CAIRO: Investigations are being carried out into allegations by three members of Rashid’s public prosecution office that a state security investigations (SSI) officer verbally assaulted and threatened to open fire on them as they attempted to inspect a SSI facility.
News of the incident was first reported by Mohamed Abdelaziz, a lawyer with the Nadeem Center for the Rehabilitation of the Victims of Violence, who on Monday said that the public prosecution office members were attempting to search a SSI facility in the northern coastal town of Rashid after receiving reports that individuals were being illegally detained there.
On Wednesday, Al-Masry Al-Youm reported that the public prosecution office lawyers were responding to complaints filed by relatives of 10 fishermen detained for over a week in the SSI facility.
According to the newspaper, the men had been arrested on charges of involvement in smuggling people into Italy, but had been cleared of all charges against them and their release ordered by the public prosecution office.
On Monday, the paper says, the public prosecution office heard the testimony of the three public prosecution members Ayman Mahaba, Mohamed Abu Yadak and Mohamed Abu Zeid, as well as relatives of the detained men who witnessed the incident.
A state security officer, named by Abdel-Aziz as Ahmed Refaat, reportedly verbally insulted the public prosecution office members upon their arrival at the SSI facility before a physical altercation broke out between Refaat and one of the public prosecution lawyers.
Refaat is then said to have threatened to open fire on the men if they attempted to enter the SSI facility.
According to Abdelaziz, the public prosecution office has questioned Refaat as part of its investigations.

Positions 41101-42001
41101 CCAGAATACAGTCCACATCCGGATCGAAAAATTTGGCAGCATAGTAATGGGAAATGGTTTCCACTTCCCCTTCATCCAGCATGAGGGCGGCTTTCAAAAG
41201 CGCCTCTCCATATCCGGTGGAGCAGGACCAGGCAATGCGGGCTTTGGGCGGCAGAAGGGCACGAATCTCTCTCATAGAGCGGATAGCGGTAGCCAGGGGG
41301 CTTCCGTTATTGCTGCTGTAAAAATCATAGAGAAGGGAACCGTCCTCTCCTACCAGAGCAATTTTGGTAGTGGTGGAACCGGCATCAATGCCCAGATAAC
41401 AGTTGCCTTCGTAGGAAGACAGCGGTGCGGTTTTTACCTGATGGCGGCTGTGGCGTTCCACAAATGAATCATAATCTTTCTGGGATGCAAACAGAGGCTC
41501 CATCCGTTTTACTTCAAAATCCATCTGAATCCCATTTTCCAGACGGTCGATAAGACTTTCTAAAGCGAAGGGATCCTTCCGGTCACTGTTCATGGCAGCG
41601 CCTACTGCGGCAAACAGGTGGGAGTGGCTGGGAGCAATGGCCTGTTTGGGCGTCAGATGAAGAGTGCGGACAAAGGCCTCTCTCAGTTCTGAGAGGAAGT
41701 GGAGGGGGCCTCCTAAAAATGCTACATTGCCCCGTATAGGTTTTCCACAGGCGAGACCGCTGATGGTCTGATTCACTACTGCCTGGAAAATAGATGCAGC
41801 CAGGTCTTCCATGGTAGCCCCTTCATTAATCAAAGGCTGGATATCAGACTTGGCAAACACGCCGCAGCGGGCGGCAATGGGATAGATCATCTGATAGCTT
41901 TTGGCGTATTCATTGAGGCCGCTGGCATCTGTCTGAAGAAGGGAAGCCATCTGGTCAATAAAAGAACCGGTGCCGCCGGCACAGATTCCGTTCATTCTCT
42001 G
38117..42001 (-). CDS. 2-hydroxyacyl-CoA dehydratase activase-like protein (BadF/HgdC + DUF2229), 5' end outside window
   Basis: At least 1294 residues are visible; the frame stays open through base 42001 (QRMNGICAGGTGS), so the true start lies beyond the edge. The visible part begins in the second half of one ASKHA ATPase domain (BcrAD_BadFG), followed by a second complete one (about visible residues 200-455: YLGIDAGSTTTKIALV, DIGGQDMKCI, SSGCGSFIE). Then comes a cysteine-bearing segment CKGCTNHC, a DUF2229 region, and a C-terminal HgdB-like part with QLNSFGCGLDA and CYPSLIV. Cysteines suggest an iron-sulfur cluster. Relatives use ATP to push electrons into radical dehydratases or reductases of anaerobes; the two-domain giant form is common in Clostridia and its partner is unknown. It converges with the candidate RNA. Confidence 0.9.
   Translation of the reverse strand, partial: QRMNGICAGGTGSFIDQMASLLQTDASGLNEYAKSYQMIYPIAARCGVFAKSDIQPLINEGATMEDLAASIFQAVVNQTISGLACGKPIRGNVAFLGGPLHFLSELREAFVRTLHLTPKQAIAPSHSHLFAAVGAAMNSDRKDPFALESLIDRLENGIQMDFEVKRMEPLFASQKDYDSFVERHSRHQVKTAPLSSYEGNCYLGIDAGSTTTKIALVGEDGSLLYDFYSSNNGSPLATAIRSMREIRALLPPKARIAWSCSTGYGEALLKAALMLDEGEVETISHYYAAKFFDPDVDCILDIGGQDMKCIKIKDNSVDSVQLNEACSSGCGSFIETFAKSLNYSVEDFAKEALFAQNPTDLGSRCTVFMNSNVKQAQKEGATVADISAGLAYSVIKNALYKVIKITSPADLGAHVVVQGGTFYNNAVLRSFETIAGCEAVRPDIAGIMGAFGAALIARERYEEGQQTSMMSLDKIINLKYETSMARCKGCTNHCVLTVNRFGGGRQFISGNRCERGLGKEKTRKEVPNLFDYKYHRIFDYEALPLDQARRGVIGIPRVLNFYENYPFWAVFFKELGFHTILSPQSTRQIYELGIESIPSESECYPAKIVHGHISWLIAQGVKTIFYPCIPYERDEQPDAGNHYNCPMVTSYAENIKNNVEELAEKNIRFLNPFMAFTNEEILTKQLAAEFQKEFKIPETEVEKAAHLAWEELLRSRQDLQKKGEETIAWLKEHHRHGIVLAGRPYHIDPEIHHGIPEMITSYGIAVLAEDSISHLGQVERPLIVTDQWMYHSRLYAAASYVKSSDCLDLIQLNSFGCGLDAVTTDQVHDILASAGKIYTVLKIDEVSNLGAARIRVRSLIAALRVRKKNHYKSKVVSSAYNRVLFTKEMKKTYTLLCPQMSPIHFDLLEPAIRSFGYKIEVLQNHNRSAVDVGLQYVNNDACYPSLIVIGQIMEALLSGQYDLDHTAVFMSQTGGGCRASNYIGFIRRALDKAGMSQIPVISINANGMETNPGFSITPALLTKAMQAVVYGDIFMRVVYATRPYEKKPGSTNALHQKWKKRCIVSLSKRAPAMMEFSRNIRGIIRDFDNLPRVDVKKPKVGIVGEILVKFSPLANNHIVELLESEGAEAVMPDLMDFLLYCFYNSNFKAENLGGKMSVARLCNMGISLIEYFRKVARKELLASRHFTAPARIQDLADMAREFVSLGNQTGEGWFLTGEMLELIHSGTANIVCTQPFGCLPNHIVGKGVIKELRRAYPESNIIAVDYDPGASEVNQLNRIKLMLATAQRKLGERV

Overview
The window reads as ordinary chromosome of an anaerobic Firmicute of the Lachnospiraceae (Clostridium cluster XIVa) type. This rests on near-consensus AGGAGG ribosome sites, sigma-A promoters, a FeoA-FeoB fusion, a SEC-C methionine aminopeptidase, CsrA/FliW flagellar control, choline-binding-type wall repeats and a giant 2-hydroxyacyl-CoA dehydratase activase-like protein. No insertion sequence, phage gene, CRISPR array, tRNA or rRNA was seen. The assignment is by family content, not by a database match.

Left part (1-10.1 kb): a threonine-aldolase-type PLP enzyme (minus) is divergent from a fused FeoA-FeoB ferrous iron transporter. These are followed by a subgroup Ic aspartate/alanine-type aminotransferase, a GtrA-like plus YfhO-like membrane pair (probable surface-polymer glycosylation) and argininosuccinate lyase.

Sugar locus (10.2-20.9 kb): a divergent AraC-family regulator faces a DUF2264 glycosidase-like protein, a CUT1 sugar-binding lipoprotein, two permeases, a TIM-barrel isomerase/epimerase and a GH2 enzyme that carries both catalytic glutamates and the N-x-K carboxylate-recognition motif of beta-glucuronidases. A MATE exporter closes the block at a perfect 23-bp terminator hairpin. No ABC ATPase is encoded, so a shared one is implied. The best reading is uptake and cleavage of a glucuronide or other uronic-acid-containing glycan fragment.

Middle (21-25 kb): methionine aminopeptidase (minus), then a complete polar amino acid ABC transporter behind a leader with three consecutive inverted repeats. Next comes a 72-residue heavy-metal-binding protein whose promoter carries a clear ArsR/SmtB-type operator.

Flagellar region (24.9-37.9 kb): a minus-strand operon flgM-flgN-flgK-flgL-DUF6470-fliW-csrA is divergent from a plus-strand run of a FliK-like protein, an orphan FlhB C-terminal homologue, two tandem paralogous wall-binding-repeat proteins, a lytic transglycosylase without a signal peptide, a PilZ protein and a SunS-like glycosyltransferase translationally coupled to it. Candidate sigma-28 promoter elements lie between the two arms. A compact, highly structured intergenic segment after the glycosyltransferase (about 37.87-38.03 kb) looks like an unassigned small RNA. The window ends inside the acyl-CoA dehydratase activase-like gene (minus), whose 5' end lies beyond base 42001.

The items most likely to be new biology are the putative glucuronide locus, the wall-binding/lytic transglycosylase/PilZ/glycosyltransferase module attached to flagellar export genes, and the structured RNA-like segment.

While public prosecution office members are empowered under the Criminal Procedures Code and Law 356 on Prisons Regulation to inspect places of detention, they rarely exercise these powers — which, rights groups say, has contributed to the spread of systematic arbitrary detention, mistreatment and torture inside Egyptian police stations.
The attempt by public prosecution officers to inspect a SSI facility is a “significant development,” as it is either the first time that an inspection of a SSI has been conducted or that it has been reported publicly, said Hossam Bahgat, director of the Egyptian Initiative for Personal Rights (EIPR).
“Public prosecutors have the authority and mandate to inspect places of detention, but SSI offices have traditionally been excluded from this mandate based on the claim that these were administrative offices and not officially designated places of detention,” Bahgat told Daily News Egypt.
“Human rights advocates have long called on public prosecutors to conduct such inspection missions to SSI offices, based on consistent and credible reports of their use in unlawful and incommunicado detention as well as torture and mistreatment,” the EIPR director continued.
Bahgat noted that before Abdel-Meguid Mahmoud’s appointment as Public Prosecutor in 2006, inspections were limited to prisons and not police stations, “where arbitrary detention and torture are more common.”
“Recently, however, we have started seeing media reports of inspections of police stations, too. To our knowledge this is the first time that an inspection of an SSI office has ever been conducted, or at least the first time it has become public.”
Bahgat added that for inspection visits to be effective, their findings must be made public and perpetrators of any violations be referred to trial.
“In this particular case, if prosecutors indeed identified men who were held unlawfully then we expect to see the SSI officers responsible indicted,” the EIPR director said.